In addition to spending $15 million plus on official lobbying, Lockheed Martin is also responsible for a total of $4,034,489 in campaign contributions for the 2012 election cycle. $1,143,092 of this went to Political Action Committees, Parties and various other outside spending groups, while $2,891,397 went directly to candidates like Kay Granger (R-TX) whose district just so happens to contain a number of Lockheed locations and has, for reasons that should be apparent to anyone after viewing her political donation disclosure, helped the company out in numerous ways including pressing Taiwan to purchase Lockheed F-16’s that they didn’t want.

For politicians like Granger, making sure Lockheed is happy is an easy win/win calculation. After all, legislating favorably for Lockheed means they stand to not only gain the hefty political donations that are so necessary for reelection but also, during their next campaign, they can point to all the jobs that they have created or saved via the Lockheed projects they supported on Capitol Hill. No politician wants to be perceived as a job killer.

The problem is that what amounts to a win/win for politicians and congressional districts intertwined with Lockheed Martin, in many cases, ultimately amounts to a net loss for the rest of the country and the American taxpayer. I discussed the C-130 scenario in my last post, in which Lockheed, via direct lobbying of Congress in the late 1970’s, had managed to pull down a contract for 256 of the airplanes when the Department of Defense had only wanted five—many of which sat idle on tarmacs and in hangars afterward. Now, I’ll turn quickly to a modern program with similar results: the infamous F-35 Joint Strike Fighter.

The F-35 is the most expensive military weapons program in US history. In accordance with standard practice, Lockheed has strategically stretched the influential jobs programs (and the corresponding congressional influence) for the project out across the country, covering over 47 states as well as Puerto Rico.  The fighter jet program, which was initially quoted at $226 billion for around 2,900 planes and an operational start date estimated at 2012 has now ballooned into a cost of $400 billion for 2,400 planes, an additional $1 Trillion in maintenance and repairs over the programs lifetime and an operational start date now estimated at 2017. The increased cost had also made the Pentagon under Robert Gates consider terminating portions of the project. Lockheed consultant’s immediately rejected the cuts as unreasonable. When cuts to the program were formally submitted by House Representative Todd Akin, Lockheed lobbyist marched on the House Armed Services Committee. Unsurprisingly, the suggested cuts never came. Sound familiar? It should.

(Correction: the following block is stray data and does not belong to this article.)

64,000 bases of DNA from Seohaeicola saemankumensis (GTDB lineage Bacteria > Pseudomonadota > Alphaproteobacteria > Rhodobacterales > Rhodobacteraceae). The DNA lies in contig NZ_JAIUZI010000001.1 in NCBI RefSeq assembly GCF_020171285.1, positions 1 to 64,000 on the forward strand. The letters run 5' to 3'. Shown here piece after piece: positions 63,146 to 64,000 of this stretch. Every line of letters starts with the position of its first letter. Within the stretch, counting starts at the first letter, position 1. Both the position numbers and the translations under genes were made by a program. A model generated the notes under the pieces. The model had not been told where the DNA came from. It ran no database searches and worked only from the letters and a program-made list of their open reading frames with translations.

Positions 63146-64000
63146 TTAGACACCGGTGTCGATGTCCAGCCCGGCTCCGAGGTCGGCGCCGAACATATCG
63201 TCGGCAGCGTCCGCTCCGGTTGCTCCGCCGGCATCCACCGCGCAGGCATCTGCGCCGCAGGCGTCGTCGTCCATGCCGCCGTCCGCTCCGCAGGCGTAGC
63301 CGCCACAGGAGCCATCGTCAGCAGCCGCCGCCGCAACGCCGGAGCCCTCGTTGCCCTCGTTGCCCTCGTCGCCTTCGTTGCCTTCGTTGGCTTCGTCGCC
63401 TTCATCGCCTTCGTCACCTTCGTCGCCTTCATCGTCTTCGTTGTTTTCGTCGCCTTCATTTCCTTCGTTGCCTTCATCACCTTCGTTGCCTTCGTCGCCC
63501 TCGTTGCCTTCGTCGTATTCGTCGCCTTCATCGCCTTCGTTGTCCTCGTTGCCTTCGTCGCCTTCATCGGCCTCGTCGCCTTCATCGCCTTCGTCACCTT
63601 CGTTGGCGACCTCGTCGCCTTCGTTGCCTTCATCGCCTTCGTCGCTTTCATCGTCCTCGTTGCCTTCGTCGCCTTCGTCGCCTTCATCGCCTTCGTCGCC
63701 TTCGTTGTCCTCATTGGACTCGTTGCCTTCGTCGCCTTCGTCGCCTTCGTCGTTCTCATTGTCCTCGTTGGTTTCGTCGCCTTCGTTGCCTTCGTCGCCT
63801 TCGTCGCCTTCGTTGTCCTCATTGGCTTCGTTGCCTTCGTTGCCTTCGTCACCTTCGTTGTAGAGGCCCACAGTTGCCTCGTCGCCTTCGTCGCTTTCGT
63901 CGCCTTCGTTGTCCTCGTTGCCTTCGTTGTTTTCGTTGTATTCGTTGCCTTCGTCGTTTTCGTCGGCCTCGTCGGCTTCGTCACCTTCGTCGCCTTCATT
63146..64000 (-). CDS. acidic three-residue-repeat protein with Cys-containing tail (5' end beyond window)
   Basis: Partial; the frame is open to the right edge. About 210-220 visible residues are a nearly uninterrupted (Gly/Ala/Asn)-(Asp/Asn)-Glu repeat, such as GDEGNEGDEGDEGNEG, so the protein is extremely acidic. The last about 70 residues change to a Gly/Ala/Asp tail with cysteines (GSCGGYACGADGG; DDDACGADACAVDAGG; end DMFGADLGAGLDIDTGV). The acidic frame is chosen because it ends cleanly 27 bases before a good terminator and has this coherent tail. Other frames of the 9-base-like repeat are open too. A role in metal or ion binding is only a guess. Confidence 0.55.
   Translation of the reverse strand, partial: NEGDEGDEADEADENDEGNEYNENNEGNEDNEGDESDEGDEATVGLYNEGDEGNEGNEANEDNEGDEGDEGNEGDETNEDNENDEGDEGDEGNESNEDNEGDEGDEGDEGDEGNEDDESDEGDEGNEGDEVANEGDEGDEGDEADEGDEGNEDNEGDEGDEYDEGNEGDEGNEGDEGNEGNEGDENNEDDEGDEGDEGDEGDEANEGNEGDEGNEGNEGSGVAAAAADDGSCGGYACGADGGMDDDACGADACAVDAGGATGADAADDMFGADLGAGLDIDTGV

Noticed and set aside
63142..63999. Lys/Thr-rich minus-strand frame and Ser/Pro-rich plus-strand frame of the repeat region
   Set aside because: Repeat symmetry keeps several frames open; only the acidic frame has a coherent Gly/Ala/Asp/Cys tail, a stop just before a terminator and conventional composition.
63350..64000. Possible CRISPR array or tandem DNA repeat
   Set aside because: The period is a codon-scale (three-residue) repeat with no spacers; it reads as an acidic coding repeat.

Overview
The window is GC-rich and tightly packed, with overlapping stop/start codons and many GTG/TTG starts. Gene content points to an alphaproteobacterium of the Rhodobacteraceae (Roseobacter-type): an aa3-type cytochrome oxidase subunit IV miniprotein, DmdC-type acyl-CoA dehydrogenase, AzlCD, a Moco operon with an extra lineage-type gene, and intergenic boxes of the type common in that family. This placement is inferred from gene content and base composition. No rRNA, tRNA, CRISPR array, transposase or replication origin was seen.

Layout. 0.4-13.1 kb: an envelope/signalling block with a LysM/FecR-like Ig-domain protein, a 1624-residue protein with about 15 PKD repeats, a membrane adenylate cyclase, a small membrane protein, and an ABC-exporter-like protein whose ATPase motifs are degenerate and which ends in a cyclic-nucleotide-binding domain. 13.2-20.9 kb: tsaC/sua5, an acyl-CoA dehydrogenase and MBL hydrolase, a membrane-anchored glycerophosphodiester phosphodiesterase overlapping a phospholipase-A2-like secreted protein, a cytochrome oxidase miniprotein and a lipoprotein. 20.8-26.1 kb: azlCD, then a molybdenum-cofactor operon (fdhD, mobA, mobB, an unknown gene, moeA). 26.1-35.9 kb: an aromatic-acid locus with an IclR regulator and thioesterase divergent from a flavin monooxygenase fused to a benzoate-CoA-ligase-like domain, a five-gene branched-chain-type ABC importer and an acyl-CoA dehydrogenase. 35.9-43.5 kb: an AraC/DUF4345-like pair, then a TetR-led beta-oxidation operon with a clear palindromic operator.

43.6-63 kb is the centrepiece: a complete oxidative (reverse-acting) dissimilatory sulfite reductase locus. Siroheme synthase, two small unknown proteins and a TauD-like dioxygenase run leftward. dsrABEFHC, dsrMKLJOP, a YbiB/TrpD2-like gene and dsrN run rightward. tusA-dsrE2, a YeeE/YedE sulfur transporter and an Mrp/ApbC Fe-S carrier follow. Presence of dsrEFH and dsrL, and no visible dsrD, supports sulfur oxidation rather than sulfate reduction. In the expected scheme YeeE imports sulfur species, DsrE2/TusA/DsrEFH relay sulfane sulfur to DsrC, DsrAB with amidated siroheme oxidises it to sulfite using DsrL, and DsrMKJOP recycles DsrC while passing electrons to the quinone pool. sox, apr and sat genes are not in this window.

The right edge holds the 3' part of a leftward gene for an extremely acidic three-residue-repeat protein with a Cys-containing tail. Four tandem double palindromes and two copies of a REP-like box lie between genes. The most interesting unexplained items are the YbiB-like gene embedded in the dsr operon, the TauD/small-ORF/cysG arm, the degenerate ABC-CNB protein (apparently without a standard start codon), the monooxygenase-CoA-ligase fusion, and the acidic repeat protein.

It’s happened with numerous programs like the C-130, the F-35, and recently, in another example, when the Pentagon wanted to end General Dynamics’ M1-Abrams battle tank program, largely considered to be a cold war relic without much use in today’s defense (a program which already had more tanks sitting idle than actually deployed), they found their efforts thwarted “…after a well-organized campaign of lobbying and political donations involving the lawmakers on four key committees that…decide the tanks’ fate…”.

It’s fairly standard play in the US armaments industry. The Pentagon wants to cut or drastically reduce an outdated or ineffectual weapons program that nets your company a significant sum, so you do an end-around the Department of Defense, toss some money to key congressional members, scare them about job cuts, pay some lobbyist to talk to the other representatives and voila, the program isn’t ended or cut and in some cases—like the C-130— might even be expanded. Your company and its shareholders win, the American military and taxpayers lose. This is what lobbying can be.

In his farewell address of 1961, President Eisenhower offered up a prescient warning on the potential corruption in maintaining a war-ready private armaments industry:

“This conjunction of an immense military establishment and a large arms industry is new in the American experience. The total influence-economic, political, even spiritual-is felt in every city, every state house, every office of the Federal government. We recognize the imperative need for this development. Yet we must not fail to comprehend its grave implications. Our toil, resources and livelihood are all involved; so is the very structure of our society.

In the councils of government, we must guard against the acquisition of unwarranted influence, whether sought or unsought, by the military-industrial complex. The potential for the disastrous rise of misplaced power exists and will persist.” 

It’s a shame the American public didn’t listen then.


Michael Van Dorn lives in Atlanta, GA and writes about Lobbying Corruption on his blog Lobby Exposure.